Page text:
PITTSBURGH—After five years of serving Pittsburgh as their state-of-the-art sporting facility, PNC Park, the home of the rundown, poorly maintained Pirates, said Tuesday it is threatening to leave Pittsburgh unless a new team can be built within the next three years.
"I love the city of Pittsburgh, but the Pirates are an old, dilapidated club built from other teams' spare parts, and its very foundation is rotting away," the stadium said to reporters assembled in its press box. "I had every intention to stay here for the duration of my career as a ballpark, but given that I haven't seen any realistic long-term plans for improving my resident team's ramshackle condition, I would be lying if I said I wasn't thinking about taking my services elsewhere."
The young stadium, regarded as one of the best of the recent crop of real-estate development projects throughout the league, added that "after this year's All Star Game, I have learned that a ballpark of my caliber deserves to host that kind of play every day."
"The Pirates have become such an eyesore that I've even had to resort to bringing in different teams each week to play in me," the stadium said.
Although Pirates owner Kevin McClatchy said he is doing everything in his power to keep the park in Pittsburgh—attempting a rebuilding process every few years, making small free-agent additions, and erecting a new six-foot-tall outfielder in left field—the stadium dismissed the moves as nothing more than "a fresh coat of paint on a team that's in danger of collapsing under its own weight."
Mets owner Fred Wilpon has been vocal about his interest in bringing PNC Park to New York for the 2007 season so that it may take over for an aging Shea Stadium.
"The New York Mets have all the necessary components in place to fulfill PNC Park's needs," Wilpon said. "We have a gleaming new shortstop in Jose Reyes. We have a visually stunning, jaw-dropping player in Carlos Beltran. And the infrastructure of our minor-league system is designed to ensure that PNC Park will be inhabited by great ballplayers for years to come."
"Also, PNC Park has already established a good rapport and budding friendship with this year's Home Run Derby runner-up David Wright—the bedrock of our team's stability," Wilpon added.
Though PNC Park would not elaborate on its relationship with Wright, it did say that Wright mentioned how much he enjoyed its dimensions, especially those in left and left-center.
Pittsburgh fans were irate upon hearing news of the stadium's possible relocation.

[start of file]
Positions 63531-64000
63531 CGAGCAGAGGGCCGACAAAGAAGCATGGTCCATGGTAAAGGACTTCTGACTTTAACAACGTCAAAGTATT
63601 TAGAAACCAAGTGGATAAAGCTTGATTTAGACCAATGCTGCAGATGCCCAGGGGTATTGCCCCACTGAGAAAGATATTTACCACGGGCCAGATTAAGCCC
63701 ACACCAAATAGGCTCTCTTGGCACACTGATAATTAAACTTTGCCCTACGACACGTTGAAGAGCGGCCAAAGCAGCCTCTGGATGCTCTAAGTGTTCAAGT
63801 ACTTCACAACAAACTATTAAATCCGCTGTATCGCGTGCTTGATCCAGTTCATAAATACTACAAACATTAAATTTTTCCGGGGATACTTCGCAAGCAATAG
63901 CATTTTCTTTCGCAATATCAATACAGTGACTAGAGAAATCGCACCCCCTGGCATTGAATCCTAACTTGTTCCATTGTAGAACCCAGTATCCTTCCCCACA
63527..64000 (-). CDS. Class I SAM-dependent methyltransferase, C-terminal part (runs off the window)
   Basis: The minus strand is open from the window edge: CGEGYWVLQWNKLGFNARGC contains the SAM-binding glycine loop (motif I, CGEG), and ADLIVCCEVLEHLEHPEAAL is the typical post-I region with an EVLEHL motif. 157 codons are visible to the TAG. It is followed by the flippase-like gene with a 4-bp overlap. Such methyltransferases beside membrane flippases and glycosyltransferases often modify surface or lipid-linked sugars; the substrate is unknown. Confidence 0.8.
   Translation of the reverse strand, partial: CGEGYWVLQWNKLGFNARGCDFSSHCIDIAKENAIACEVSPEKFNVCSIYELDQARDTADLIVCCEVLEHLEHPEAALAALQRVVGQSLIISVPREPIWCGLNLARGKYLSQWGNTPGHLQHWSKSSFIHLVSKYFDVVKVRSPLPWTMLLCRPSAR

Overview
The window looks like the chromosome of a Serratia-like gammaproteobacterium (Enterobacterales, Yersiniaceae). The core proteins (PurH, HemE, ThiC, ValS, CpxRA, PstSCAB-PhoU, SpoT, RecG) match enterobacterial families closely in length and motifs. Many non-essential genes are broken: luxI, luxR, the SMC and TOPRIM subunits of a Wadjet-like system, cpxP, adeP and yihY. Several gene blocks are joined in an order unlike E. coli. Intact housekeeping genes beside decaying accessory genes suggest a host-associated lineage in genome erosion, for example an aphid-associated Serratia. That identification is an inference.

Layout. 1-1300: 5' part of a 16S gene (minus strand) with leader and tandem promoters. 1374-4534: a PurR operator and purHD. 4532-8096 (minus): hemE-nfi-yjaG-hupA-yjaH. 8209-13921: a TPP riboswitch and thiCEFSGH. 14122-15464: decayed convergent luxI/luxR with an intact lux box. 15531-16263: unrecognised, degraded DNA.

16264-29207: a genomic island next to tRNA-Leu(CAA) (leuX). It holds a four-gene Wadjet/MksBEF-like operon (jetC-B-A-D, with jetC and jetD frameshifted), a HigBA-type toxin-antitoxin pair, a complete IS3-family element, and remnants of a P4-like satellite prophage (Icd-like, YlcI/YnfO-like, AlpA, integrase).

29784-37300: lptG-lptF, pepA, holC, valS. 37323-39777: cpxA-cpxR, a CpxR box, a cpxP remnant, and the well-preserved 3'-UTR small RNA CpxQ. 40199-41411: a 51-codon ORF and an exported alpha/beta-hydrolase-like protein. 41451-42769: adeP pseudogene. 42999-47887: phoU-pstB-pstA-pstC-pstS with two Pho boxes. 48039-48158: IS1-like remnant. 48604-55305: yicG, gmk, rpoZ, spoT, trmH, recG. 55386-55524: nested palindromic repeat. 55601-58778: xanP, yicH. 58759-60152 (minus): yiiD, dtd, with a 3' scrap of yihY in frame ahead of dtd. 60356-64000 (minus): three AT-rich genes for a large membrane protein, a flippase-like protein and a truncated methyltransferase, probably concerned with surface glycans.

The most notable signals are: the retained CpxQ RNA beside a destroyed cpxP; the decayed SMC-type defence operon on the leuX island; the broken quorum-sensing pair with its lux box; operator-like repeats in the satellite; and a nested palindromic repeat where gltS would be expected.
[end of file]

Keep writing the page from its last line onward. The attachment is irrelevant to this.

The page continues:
"If that ballpark left, this city would be devastated," said Pittsburgh resident Howard Valinsky. "I make a point of taking my kids down to the stadium during Pirates away games so they can stand outside of it and marvel at the rugged limestone and the blue steel—both of which have had an excellent year despite rainy conditions."
Valisnky added: "The fact that McClatchy hasn't given this stadium the sort of beautiful, well-designed team it deserves is a travesty. Let's face it, the Pirates have been falling apart for years. Frankly, I find myself wondering if it's even safe for fans to be near them."
The stadium echoed Valinsky's sentiments, saying, "The fans have been so great at being there for me. But if I can't hold a team that can compete, then what's supposed to hold me here?"
In a last-ditch effort to keep PNC Park, a citywide referendum will be added to this year's midterm election that, if passed, would draw from a property-tax fund to aid McClatchy in assembling a new, state-of-the-art team by 2010.
PNC Park, however, is not convinced.
"When I came here in 2001, they promised me a championship team," the stadium said. "I was warned by venerable and much-beloved Three Rivers Stadium—which imploded soon afterwards, as you know—that I should look elsewhere, that this team was set in its ways and not focused on rebuilding, that they were simply using me as a means to make money," the stadium said. "I was young and brash and I didn't listen. Now that I am more mature and have settled a bit, I realize I have to do what is best for me and my family."
In the event that the Pirate organization does not have the financial wherewithal to meet the park's demands, there are contingency plans in place to attract other stadiums to the city. While the league has said it frowns on the idea of putting an expansion stadium in the Pittsburgh area, some have floated the idea of bringing over old Tiger Stadium, which went into forced retirement in 2000.